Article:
Filmmaking should be a struggle for understanding. It’s not escapism; it’s confrontation. Sufferers and non-sufferers alike need to confront mental illness. It’s the only thing that can help.

Not only does Hollywood rarely fund projects that deal with mental illness, but when they do, the movies also tend to lack nuance. Mental illness is often portrayed as one of two ends of an extraordinarily wide spectrum: self-evidently manic, disturbed, and “crazy,” or so silent it seems the interior of the character has been sucked into a black hole. Mental illness does not operate like this; as with all other physical illnesses, there are innumerable levels of severity and each illness effects each individual differently. The main character in No Alternative, Bridget, suffers from Borderline Personality Disorder; however I do not name the illness in the film. I do this intentionally. BPD was first referenced in DSM-III as an official psychiatric diagnosis in 1980, and in the ’90s, it was not an illness that was diagnosed as often as it is now. It took 10 years of enduring mental illness, and an onslaught of prescription medications, before my sister was properly diagnosed. You can only tell the character on screen has BPD if you know what BPD is, and that’s the point. We can sometimes tell if someone is suffering from mental illness just by observing them, but it’s near impossible to determine what the specific illness is. On the contrary, if someone has a cast on their leg, it’s a safe guess that they’re suffering from a broken leg.

We are not as open about mental illnesses as we are about broken legs. If we were, can you imagine how much more understanding there would be? People often forget that the brain is a part of the physical body; suffering from a mental illness—whether temporary or chronic—should be as normal to the outside observer, or family member, or employer, as the common cold. The severity differs, but the stigma—or lack thereof—should not. In order to empathize with the mentally ill, we need to have a better understanding of what they’re suffering from, and that understanding requires a proactive effort on everyone else’s part.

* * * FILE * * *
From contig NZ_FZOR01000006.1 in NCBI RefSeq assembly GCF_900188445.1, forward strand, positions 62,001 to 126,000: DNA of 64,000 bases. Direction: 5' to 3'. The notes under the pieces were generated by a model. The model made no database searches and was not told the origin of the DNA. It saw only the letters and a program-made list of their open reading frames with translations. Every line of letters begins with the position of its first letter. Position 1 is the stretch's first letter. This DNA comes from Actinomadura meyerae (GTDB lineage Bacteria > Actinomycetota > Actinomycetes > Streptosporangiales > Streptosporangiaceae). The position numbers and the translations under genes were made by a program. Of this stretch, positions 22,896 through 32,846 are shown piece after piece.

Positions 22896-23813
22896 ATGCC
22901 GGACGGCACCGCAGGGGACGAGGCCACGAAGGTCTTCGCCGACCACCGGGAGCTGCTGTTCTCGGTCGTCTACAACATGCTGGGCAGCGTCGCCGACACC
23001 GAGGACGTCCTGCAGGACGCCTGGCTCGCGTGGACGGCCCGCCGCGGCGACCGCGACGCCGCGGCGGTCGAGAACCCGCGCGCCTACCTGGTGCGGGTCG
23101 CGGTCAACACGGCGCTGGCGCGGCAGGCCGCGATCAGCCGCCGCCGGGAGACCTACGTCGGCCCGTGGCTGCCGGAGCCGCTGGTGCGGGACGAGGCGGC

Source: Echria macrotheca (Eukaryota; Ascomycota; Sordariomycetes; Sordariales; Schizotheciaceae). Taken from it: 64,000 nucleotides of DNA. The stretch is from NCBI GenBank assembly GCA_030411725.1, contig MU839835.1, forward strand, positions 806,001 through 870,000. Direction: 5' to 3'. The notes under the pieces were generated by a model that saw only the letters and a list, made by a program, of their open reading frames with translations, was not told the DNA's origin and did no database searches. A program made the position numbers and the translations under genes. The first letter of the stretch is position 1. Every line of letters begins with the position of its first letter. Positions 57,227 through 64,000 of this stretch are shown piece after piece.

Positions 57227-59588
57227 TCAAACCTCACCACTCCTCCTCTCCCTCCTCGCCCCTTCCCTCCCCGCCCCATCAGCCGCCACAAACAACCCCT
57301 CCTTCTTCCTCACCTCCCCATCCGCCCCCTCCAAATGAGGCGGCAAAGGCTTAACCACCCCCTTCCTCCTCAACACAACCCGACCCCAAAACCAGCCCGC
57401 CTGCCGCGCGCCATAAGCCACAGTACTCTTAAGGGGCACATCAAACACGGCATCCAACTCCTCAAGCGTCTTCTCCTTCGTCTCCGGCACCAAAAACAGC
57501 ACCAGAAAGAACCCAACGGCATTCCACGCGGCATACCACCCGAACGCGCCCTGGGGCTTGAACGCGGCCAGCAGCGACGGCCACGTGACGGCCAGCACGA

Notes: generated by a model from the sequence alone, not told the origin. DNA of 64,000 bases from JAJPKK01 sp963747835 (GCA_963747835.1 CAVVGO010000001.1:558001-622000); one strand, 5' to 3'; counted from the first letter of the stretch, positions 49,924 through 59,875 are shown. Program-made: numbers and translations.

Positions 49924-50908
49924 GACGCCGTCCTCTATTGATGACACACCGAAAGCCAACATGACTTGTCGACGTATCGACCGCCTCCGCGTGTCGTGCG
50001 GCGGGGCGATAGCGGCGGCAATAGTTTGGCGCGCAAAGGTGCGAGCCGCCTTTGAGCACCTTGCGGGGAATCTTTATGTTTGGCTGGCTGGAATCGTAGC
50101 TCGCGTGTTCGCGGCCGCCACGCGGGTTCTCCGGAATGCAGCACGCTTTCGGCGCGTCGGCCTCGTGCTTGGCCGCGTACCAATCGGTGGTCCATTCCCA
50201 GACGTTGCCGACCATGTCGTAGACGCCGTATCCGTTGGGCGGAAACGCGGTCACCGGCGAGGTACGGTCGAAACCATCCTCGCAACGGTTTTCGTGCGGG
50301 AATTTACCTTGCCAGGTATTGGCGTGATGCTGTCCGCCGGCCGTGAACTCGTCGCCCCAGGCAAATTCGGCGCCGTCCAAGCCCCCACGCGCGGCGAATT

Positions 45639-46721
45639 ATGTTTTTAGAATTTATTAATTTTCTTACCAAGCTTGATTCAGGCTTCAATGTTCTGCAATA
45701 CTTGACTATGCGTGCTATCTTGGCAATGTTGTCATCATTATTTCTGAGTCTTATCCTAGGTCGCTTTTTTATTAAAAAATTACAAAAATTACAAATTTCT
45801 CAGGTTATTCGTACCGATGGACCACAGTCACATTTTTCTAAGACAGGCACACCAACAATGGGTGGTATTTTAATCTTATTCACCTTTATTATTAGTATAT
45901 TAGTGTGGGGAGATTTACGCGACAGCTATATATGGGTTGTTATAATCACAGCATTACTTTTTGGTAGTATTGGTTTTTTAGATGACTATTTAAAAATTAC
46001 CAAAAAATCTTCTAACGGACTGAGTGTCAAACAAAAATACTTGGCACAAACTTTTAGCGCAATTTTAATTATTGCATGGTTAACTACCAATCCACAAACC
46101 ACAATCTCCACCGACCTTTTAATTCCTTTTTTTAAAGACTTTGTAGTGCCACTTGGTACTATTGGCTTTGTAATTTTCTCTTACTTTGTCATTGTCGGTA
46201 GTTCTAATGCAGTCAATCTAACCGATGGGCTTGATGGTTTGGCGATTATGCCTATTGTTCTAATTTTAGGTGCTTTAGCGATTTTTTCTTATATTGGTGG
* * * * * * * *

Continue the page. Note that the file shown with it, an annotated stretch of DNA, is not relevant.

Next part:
If mental illness is as common as the common cold, it is safe to say that we have all suffered from mental illness—in one form or another—at some point in our lives. We need to admit it. No Alternative not only depicts one character who suffers from mental illness, but several characters who suffer. I don’t spell out what they’re suffering from because it’s not spelled out for us in our day-to-day reality.

If this frustrates an audience, that is fine. It is a perfectly fine reaction. Perhaps it will compel a viewer to want to learn more about the nature and variety of mental illness. No Alternative is now available to stream on Amazon Prime Video. Check it out and lets discuss how it effects you. If your reaction, positive or negative, starts a conversation involving mental illness, I have done my job:

“I won’t make shorthand movies because I won’t manipulate audiences into assuming quick, manufactured truths.” – John Cassavetes

[Portions of this article originally appeared in an article I wrote for Film Slate Magazine]

William Dickerson received his MFA in Directing from The American Film Institute in Los Angeles. His debut feature film Detour, which he wrote and directed, was hailed as an “Underground Hit” by The Village Voice, an “emotional and psychological roller-coaster ride” by The Examiner, and nothing short of “authentic” by The New York Times. He self-released his metafictional satire, The Mirror, which opened YoFi Fest’s inaugural film festival in 2013. His third feature film, Don’t Look Back, debuted on television to 1.1 million viewers on LMN. His award-winning work has been recognized by film festivals across the country. His first book, No Alternative, was declared, “a sympathetic coming-of-age story deeply embedded in ‘90s music” by Kirkus Reviews. He recently adapted and directed the film version of No Alternative, which is scheduled for a worldwide release through Gravitas Ventures in April 2019. Film Threat declared the film, “a rare indie gem that delivers solidly on all fronts with no missteps.”